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The Sassy Sandpiper: Spring Preview

Sassy Sandpiper

The Sassy Sandpiper says we need a little spring – even if it’s a bit early.

By M.R. WILSON, Columnist, Tampa Bay Reporter

I officially declare this weekend (Feb. 20-21) the Spring Preview 2021, not without heartfelt concern for those suffering a brutal winter.

As a Floridian, I do realize the cool temperatures and unusually plentiful rainfall are harbingers of climate change, just as experts predicted.  But I must rejoice upon hearing two cardinals singing out territory in the pre-dawn hours. Mockingbirds join the chorus. Even the robins have shown up early. The backyard sunflower patches bring me hope and wonderment: There, in the spiraling arrangement of mini-flowers/premature seeds at the center, the Golden Ratio!

Amaryllis bulbs, Christmas gifts from my son, Luke, are in their full peach, tangerine-red and cream glory. Soon the flowers will close gracefully and the seed-producing phase of their lives will begin. The pods resemble giant praying mantis heads and split open to reveal black, tissue thin seeds packed tightly together. For successful sprouting, plant them standing up, not lying flat.

My morning ritual of coffee, cats, and contemplation is expanded to include the “Morning Bird Show.” The blue jay population is especially robust this year; they swoop in from on high to grab peanuts placed on the deck railing. Jays actually evaluate the peanuts, not choosing the first one, but sampling several before making a choice. Blue jays are raucous and competitive. Seeing a pair fly straight up, wings flailing at the other, might be amusing to me, but it’s serious business to the jays. Cardinals, sparrows, migrating warblers, mourning and Eurasian collared doves, red-bellied and downy woodpeckers, grackles and Brewer’s blackbirds sample the feeder’s mix of sunflower, millet, and safflower seeds.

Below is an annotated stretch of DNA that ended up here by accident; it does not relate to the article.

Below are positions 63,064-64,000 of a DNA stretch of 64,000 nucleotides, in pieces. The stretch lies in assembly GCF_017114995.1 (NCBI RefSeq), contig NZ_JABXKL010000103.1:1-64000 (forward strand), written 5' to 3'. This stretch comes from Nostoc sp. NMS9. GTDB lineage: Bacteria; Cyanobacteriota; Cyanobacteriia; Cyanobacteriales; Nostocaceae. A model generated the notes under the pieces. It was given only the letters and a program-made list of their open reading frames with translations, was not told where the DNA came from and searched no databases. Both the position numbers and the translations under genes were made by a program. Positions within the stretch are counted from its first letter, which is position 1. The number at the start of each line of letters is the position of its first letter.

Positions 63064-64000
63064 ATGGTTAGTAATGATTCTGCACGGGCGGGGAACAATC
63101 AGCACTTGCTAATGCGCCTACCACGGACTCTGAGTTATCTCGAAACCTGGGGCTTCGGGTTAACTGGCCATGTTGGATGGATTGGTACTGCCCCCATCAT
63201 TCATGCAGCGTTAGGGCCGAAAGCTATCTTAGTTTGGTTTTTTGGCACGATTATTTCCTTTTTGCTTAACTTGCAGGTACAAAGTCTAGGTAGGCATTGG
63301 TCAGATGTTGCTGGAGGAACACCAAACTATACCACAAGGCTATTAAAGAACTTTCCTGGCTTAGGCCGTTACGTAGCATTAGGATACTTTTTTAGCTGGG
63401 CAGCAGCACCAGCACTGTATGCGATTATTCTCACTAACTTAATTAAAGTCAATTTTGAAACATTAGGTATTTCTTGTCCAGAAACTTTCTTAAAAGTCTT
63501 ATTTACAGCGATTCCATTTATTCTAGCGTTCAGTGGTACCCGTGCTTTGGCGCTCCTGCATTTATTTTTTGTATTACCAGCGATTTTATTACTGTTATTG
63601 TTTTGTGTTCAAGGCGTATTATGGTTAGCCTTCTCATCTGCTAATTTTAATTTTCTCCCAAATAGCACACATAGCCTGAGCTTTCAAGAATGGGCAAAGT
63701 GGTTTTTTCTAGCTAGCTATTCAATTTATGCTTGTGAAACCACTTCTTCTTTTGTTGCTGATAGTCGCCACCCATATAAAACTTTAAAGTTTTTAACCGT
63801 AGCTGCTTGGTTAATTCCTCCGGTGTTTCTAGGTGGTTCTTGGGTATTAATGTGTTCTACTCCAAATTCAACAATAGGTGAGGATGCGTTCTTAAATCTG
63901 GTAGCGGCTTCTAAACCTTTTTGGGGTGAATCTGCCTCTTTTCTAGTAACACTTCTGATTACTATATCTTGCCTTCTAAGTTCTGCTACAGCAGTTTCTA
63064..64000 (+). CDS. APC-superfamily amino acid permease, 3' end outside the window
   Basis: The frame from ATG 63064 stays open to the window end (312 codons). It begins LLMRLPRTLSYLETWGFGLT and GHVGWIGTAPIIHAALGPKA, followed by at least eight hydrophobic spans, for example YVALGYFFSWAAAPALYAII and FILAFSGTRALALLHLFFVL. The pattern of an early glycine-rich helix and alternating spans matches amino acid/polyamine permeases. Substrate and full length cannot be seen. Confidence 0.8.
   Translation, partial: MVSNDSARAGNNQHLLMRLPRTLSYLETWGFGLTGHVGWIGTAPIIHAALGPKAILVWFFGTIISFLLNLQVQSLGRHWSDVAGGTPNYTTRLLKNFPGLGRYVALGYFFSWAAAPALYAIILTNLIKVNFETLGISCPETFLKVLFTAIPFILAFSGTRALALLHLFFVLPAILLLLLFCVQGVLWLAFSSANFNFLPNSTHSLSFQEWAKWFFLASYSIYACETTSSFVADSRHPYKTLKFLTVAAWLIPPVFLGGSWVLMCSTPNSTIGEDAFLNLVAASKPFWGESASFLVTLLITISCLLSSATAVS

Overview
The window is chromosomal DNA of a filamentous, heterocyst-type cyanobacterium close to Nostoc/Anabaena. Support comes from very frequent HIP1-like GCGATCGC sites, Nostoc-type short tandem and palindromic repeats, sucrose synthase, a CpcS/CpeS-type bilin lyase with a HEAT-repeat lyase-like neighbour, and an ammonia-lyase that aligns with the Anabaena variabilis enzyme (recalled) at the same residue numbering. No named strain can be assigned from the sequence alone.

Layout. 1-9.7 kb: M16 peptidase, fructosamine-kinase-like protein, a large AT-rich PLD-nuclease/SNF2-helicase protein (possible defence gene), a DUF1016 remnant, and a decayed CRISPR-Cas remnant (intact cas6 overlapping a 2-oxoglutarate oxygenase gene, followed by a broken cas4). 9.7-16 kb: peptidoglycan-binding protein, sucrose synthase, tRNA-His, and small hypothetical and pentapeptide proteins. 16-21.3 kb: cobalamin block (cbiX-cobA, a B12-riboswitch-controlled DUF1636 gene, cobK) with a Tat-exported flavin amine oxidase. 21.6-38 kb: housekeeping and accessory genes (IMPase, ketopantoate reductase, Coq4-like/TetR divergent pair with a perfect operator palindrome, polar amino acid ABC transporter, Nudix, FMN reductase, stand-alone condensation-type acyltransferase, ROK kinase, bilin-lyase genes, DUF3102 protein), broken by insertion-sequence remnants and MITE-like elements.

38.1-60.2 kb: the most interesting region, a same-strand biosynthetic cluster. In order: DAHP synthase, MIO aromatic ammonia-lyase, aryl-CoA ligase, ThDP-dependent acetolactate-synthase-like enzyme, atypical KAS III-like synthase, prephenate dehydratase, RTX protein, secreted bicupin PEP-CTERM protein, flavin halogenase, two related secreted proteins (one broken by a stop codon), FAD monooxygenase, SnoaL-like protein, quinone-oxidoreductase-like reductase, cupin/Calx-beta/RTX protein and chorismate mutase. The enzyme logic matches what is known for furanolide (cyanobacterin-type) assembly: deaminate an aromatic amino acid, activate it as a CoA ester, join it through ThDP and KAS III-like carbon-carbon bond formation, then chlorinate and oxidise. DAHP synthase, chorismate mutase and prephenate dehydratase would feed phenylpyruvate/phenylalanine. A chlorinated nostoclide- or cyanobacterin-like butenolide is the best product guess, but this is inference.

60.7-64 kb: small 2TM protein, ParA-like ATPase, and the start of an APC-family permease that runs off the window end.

A canopy of old growth oaks arches over my backyard. Even leafless, they etch beautiful patterns against the sky. Buds are ripening; soon the young green leaves will emerge, oxygenating the air as they each act as a minute solar panel, producing food for the tree via photosynthesis.

Spring officially arrives with the vernal equinox, which falls at 5:37 a.m. EDT March 20. I am welcoming the season early, after a long and sad winter. (I recovered slowly from a severe ankle sprain early in December. On Jan. 6 I lost a dear old friend; that same day, an attack on the Capitol stunned the nation.)

My spirit needs soothing. I need to walk barefoot over the wide, open field at Raymond H. Neri Community Park, to revel in the practice of “earthing.”  I need “the birds and the bees, and the flowers and the trees.”  I need to gaze at monarch butterfly caterpillars munching on milkweed and get back soon to Willow Tree Nursery, as these caterpillars are very hungry, indeed.

Just as many folks felt the urge to deck their halls early for Christmas this past fall, so I think many must need to welcome Spring early, too, judging by the crowd at the nursery yesterday. All of the big, flowering milkweed plants were sold out.

PHOTOS COURTESY OF M.R. WILSON.

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